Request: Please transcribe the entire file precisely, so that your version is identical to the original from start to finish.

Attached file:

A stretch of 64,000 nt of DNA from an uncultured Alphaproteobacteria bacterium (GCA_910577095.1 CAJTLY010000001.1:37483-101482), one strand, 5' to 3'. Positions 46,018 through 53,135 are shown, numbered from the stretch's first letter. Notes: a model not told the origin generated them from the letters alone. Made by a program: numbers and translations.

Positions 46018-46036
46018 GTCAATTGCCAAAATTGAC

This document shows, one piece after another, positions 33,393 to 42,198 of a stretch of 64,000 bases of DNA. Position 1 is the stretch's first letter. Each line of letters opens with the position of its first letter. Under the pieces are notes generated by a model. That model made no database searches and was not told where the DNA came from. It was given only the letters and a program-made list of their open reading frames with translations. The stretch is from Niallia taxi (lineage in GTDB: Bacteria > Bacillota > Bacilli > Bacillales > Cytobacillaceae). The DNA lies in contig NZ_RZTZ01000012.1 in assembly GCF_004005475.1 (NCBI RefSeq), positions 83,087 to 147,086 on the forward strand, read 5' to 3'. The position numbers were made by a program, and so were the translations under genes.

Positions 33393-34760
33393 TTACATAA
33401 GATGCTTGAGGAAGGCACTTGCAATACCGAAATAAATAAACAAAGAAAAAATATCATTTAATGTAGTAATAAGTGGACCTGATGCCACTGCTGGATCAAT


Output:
A stretch of 64,000 nt of DNA from an uncultured Alphaproteobacteria bacterium (GCA_910577095.1 CAJTLY010000001.1:37483-101482), one strand, 5' to 3'. Positions 46,018 through 53,135 are shown, numbered from the stretch's first letter. Notes: a model not told the origin generated them from the letters alone. Made by a program: numbers and translations.

Positions 46018-46036
46018 GTCAATTGCCAAAATTGAC

This document shows, one piece after another, positions 33,393 to 42,198 of a stretch of 64,000 bases of DNA. Position 1 is the stretch's first letter. Each line of letters opens with the position of its first letter. Under the pieces are notes generated by a model. That model made no database searches and was not told where the DNA came from. It was given only the letters and a program-made list of their open reading frames with translations. The stretch is from Niallia taxi (lineage in GTDB: Bacteria > Bacillota > Bacilli > Bacillales > Cytobacillaceae). The DNA lies in contig NZ_RZTZ01000012.1 in assembly GCF_004005475.1 (NCBI RefSeq), positions 83,087 to 147,086 on the forward strand, read 5' to 3'. The position numbers were made by a program, and so were the translations under genes.

Positions 33393-34760
33393 TTACATAA
33401 GATGCTTGAGGAAGGCACTTGCAATACCGAAATAAATAAACAAAGAAAAAATATCATTTAATGTAGTAATAAGTGGACCTGATGCCACTGCTGGATCAAT